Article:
In comes judge Simma to save the day with his separate opinion! In short, he ruled out the applicability of the exceptio non adimpleti contractus in International Law. Firstly, Article 60 of the Vienna Convention on the Law of Treaties dedicated to suspension due to a material breach of a treaty coupled with Article 65 which outlines the necessary procedural requirements for the invocation of suspension are exhaustive and the exceptio cannot coexist along with such a provision in the law of treaties which is essentially codified customary international law. This is due to the fact that the necessities and complexities of multilateral treaties (after all, we do - in theory - live in a community of independent states) simply cannot be coped with by the exceptio which is more suited to law (particularly Civil Law) developed in foro domestico. Even though Article 60 only covers a reaction to a material breach, the exceptio still can't stand for smaller breaches as it would be absurd that smaller breaches can entail the same consequences as material ones: the de facto inaplicability of a treaty. Such instances are covered by the law of state responsibility. Secondly, the exceptio is not a circumstance precluding wrongfulness and therefore a notion belonging to the law of state responsibility.

As a side note, judge Bennouna did not discount the existence of the exceptio in International Law as, in his view, the principle could be used in strict instances of reciprocal international obligations which cannot be executed one without the other. However, he did discount its applicability in the present case by strictly limiting the ambit of the quid pro quo to Article 11 itself, as, in his interpretation, that article contained an obligation for Greece and the FYROM as well and the FYROM could not be found to be in breach of its end of the Article 11 bargain.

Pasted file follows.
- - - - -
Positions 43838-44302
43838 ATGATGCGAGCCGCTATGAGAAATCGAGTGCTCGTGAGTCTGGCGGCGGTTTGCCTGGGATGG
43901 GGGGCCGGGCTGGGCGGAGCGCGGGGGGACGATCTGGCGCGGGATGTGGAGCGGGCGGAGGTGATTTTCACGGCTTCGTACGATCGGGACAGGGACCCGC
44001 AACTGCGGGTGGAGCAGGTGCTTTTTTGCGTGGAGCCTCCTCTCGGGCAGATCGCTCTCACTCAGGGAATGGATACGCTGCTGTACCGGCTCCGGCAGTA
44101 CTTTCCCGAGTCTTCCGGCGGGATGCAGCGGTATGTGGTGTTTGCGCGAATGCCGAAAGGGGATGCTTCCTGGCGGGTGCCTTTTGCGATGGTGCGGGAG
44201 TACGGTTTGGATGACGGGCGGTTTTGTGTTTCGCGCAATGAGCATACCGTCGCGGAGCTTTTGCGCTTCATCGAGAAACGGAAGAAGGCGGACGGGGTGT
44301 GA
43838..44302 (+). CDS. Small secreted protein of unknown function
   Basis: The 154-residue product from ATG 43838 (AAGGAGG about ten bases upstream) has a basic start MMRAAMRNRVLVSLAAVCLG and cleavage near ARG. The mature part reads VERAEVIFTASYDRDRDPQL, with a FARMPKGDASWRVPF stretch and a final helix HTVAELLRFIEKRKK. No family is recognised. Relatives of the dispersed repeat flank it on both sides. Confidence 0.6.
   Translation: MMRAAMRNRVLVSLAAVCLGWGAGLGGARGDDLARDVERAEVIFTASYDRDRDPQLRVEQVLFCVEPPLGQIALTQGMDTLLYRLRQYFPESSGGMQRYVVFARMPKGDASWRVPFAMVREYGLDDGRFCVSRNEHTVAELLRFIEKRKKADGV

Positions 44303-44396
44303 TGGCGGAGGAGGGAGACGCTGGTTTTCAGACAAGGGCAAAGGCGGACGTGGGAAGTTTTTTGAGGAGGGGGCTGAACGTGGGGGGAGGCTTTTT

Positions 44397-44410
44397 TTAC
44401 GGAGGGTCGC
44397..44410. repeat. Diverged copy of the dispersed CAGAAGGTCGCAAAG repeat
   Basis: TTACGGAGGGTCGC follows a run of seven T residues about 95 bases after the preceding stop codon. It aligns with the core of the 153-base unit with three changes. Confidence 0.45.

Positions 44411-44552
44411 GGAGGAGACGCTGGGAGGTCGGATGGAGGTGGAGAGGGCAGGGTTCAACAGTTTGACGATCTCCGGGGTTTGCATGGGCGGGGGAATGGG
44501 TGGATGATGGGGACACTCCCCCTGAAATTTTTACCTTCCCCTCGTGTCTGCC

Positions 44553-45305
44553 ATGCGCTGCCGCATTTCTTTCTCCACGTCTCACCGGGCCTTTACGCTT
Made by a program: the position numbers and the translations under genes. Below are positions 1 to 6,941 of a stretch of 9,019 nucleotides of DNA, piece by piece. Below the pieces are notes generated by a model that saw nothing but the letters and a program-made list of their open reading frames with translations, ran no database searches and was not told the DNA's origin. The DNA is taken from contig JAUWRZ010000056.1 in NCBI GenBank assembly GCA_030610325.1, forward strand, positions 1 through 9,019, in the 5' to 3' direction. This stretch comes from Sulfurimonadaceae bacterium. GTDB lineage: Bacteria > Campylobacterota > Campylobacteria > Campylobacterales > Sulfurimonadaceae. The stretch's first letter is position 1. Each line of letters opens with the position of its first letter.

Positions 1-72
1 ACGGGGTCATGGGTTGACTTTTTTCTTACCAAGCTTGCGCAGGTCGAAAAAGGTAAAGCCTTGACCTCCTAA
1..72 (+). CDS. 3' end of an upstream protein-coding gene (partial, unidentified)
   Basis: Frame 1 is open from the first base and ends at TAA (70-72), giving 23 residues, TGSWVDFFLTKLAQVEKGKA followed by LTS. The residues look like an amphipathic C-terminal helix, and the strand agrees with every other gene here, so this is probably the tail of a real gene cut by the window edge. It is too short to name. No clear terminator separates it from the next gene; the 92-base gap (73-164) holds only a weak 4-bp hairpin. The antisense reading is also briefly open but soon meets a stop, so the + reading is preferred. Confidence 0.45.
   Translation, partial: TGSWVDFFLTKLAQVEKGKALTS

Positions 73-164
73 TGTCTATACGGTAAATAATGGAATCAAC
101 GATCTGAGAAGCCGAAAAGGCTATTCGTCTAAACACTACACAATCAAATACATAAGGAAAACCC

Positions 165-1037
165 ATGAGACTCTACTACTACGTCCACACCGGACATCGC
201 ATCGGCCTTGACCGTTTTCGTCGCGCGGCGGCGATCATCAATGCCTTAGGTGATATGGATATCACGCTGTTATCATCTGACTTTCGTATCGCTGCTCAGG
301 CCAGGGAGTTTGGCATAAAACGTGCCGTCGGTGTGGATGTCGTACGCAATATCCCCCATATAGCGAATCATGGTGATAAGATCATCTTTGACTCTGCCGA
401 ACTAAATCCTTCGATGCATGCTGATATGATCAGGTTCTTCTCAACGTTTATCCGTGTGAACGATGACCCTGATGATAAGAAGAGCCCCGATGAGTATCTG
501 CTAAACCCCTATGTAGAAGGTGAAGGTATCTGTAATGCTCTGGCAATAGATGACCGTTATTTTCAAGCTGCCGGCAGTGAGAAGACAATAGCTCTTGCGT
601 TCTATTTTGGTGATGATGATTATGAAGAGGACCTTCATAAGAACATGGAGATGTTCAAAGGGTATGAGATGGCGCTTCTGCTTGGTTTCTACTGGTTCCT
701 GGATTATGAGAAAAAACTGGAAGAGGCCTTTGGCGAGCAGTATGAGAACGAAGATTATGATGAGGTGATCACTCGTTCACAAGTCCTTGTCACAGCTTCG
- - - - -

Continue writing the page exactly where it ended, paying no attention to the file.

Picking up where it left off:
1. Is there a second part to this piece? because I cannot find the author's conclusions. Fx

  2. The above piece is more of an open-ended report than anything else.

    At any rate, in lieu of a formal concluson in the report, I consider that a general principle of law recognised by civilised nations should not ipso facto become an applicable source of law in interstate litigation before the ICJ. In this instance, the exceptio would not lead to the same desired effects as it ought to in domestic law. Since the techniques enshrined in the VCLT and, eventually, DARSIWA would seem to be exhaustive for this case, the exceptio would be redundant. Furthermore, I think that the VCLT and DARSIWA pretty much balance the potential conflict of 'forcing' a State to comply with its treaty obligations and the overall stability of international relations governed by treaties. The exceptio, due to the accompanying lack of procedural safeguards, would pose the danger of chaos as the temptation of invoking it might just be too strong for a State which would gladly forsake its treaty obligations due to reasons which have nothing to do with upholding an international legal order.

    As such, even if the Court did not address this issue in its judgment, I don't think that the exceptio will be regarded as an applicable principle in International Law anytime soon.

  3. If I understood you correctly, your conclusion stands on three pillars. First, the effects of invoking the exceptio are already covered by treaty and international responsibility rules. Second, such rules anyway do a better job in this matter than the exceptio would do. Finally, the exceptio is procedurally weaker than the relevant rules of international law. Based on these, you seem to imply that there is no room in international law for this exception.

    However, I was not able to understand two things:
    1. why do you say that the exceptio would not lead to the same desired effects as it ought under domestic law?